Monday, January 3, 2011

Dear Decorum: Polite Feminism?

"Dear Decorum" is an attempt to answer some of life's most challenging questions concerning everyday etiquette and how to stay cool, calm, and collected even during those most trying social situations. Deadbeat friend never have cash on hand to pay their share? We have advice for you--Stop inviting said deadbeat; they'll take the hint. Busybody neighbors all in your grill? Maintain boundaries, but it's never a good idea to completely alienate a neighbor. And so on...

You are cordially invited to send us your questions and we'll do our best to help!


How should one behave when a new acquaintance, or friend-of-a-friend, or friend's significant other makes an inappropriate (e.g., racist, sexist, otherwise offensive) comment? I ask because the rules of traditional decorum seem to indicate one should gloss over the incident and move merrily along, preventing the evening from descending into awkwardness for everyone. Meanwhile, the rules of feminism--or at least my feminism--seem to dictate one should put that person promptly in their place. I admire the stories of Snarky's Machine berating colleagues or her doctor for racist/size-ist comments, and of Choosing Raw's Gena firmly telling the receptionist at her gym that she would not accept unsolicited comments on her body. But those situations were, it seems to me, a bit different. In each, there was some element of a professional relationship, rather than a purely social one. In professional relationships, or online one, or to strangers, I haven't hesitated to state my aversion to even mildly -ist behaviors or statements. But what about when you meet a friend's friend, at a party at your friend's house, and she says something implying, let's say, immigrants are lazy? Or you go out with a group of girls, one of whom you've never met before, and she calls someone "So Jewish" (as in cheap)? Or you meet an old friend's significant other for the first time, and he/she says something sexist? I'm not talking outright* racist or discriminatory behavior, like them calling a friend of mine a name, in which case, you can believe I'd bring the whup-ass. But I've experienced variants on each of the situations listed above, and in each case, I tried to mildly make my disagreement known, while gently moving the conversation along. What's the right thing to do in these situations? When at a social gathering, where the feelings of people you care about are at stake, how can we still stand up for what we think is right? When decorum and feminism come into conflict, which one should rule the day? (Or is there--please--a happy medium?)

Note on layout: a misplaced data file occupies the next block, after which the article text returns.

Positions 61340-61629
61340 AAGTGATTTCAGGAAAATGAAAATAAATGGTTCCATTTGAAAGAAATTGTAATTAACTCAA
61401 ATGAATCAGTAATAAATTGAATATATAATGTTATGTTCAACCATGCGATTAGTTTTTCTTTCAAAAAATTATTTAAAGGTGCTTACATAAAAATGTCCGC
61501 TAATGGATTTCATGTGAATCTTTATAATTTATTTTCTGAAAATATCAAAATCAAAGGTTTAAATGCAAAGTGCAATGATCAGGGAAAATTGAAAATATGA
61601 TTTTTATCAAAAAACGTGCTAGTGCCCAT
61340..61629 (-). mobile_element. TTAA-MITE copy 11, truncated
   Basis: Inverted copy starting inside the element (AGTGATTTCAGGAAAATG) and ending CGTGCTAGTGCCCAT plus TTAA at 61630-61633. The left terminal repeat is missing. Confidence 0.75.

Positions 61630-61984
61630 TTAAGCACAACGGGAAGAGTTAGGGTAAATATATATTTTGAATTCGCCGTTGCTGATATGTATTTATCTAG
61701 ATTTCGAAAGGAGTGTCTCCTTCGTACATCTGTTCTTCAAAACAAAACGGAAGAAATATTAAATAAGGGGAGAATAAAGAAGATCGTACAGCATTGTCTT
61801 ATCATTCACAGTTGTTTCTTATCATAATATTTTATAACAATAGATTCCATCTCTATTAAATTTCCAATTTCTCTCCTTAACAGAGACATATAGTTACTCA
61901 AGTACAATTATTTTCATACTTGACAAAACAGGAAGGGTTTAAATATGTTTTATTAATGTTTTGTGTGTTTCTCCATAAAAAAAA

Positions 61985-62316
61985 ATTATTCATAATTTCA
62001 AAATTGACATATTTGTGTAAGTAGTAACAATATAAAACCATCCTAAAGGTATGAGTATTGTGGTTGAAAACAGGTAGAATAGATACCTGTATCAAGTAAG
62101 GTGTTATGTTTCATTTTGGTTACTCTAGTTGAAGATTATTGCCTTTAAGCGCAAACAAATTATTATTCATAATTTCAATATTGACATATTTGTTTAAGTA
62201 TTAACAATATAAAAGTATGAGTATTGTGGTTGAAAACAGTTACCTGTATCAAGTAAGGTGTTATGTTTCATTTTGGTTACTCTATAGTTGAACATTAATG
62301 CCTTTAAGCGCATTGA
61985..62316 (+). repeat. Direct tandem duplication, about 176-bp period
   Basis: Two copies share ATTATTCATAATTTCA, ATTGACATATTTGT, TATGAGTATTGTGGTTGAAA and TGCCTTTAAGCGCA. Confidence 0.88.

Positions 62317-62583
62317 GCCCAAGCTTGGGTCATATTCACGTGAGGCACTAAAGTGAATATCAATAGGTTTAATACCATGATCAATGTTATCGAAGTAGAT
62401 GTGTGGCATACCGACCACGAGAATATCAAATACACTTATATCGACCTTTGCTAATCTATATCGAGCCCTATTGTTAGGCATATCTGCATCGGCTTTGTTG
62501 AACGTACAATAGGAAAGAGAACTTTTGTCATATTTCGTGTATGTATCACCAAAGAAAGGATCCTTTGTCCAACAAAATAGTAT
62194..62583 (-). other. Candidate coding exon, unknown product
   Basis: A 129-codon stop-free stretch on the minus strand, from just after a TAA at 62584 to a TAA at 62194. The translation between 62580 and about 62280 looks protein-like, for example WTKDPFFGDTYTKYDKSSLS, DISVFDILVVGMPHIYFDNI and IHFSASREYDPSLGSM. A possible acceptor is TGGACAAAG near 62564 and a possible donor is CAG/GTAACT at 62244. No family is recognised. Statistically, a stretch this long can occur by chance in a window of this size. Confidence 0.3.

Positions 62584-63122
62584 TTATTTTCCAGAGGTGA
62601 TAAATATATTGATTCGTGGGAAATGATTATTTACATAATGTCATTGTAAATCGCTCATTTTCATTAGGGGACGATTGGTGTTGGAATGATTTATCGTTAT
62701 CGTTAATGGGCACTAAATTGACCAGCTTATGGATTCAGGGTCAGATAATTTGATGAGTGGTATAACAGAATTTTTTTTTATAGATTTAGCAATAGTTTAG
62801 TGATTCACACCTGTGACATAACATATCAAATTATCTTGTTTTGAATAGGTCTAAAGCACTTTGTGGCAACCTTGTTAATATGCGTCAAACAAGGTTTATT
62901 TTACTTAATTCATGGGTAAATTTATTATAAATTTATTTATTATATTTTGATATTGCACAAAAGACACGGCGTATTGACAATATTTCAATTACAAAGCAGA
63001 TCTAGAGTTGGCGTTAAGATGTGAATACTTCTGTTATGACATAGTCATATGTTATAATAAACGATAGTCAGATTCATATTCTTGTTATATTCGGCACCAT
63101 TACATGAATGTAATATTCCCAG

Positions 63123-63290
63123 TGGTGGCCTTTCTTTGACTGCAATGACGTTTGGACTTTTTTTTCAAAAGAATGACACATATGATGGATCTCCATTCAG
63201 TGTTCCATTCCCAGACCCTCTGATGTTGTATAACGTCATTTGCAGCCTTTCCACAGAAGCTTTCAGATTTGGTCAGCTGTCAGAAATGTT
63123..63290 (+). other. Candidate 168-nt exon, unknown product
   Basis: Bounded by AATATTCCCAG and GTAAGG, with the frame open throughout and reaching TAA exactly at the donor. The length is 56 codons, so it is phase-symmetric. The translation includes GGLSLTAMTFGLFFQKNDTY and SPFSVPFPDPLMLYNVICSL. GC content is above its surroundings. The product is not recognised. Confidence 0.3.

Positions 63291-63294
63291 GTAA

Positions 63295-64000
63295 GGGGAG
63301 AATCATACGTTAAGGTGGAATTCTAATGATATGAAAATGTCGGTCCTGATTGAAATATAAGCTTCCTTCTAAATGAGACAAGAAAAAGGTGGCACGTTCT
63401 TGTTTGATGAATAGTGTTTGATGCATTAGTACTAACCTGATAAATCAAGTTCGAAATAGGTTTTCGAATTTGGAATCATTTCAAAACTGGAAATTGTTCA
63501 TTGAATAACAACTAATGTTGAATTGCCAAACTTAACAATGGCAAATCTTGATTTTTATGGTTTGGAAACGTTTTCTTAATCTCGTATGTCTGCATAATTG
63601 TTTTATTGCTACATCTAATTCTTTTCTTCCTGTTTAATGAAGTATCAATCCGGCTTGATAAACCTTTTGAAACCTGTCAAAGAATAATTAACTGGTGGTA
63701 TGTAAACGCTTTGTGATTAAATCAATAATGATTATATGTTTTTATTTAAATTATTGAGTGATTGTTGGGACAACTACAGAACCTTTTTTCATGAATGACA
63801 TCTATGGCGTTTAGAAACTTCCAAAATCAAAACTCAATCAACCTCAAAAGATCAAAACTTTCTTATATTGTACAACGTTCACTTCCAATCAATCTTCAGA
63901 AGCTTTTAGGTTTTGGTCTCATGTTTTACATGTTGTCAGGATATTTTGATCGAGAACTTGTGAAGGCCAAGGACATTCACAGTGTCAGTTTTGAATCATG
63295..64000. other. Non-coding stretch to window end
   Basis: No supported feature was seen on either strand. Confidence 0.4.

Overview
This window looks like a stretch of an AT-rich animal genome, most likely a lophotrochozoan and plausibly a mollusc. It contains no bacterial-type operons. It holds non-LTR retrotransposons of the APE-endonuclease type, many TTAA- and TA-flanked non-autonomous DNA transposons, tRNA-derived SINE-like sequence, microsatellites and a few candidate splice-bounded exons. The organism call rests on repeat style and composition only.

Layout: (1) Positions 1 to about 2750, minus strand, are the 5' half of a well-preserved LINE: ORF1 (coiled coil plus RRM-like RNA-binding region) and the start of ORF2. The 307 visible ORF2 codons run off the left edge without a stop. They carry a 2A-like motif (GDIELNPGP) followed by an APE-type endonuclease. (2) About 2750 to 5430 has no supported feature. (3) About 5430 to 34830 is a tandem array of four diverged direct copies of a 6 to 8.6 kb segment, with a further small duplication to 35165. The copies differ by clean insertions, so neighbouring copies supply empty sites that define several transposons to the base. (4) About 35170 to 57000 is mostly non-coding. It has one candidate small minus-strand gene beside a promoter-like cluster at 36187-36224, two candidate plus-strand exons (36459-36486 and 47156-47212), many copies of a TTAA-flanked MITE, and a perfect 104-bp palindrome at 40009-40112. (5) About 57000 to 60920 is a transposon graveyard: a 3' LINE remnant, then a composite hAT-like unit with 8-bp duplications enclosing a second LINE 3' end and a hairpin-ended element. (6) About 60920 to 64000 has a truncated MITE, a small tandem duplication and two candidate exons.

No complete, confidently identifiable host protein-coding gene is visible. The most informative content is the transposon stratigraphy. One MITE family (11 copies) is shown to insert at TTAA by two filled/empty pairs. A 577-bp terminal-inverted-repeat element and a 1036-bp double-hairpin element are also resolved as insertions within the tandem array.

Coca Colo

*I know that term is loaded, so please understand I use it to distinguish between them being in my face, versus me needing to get in their face to make a correction

Dear Coca Colo,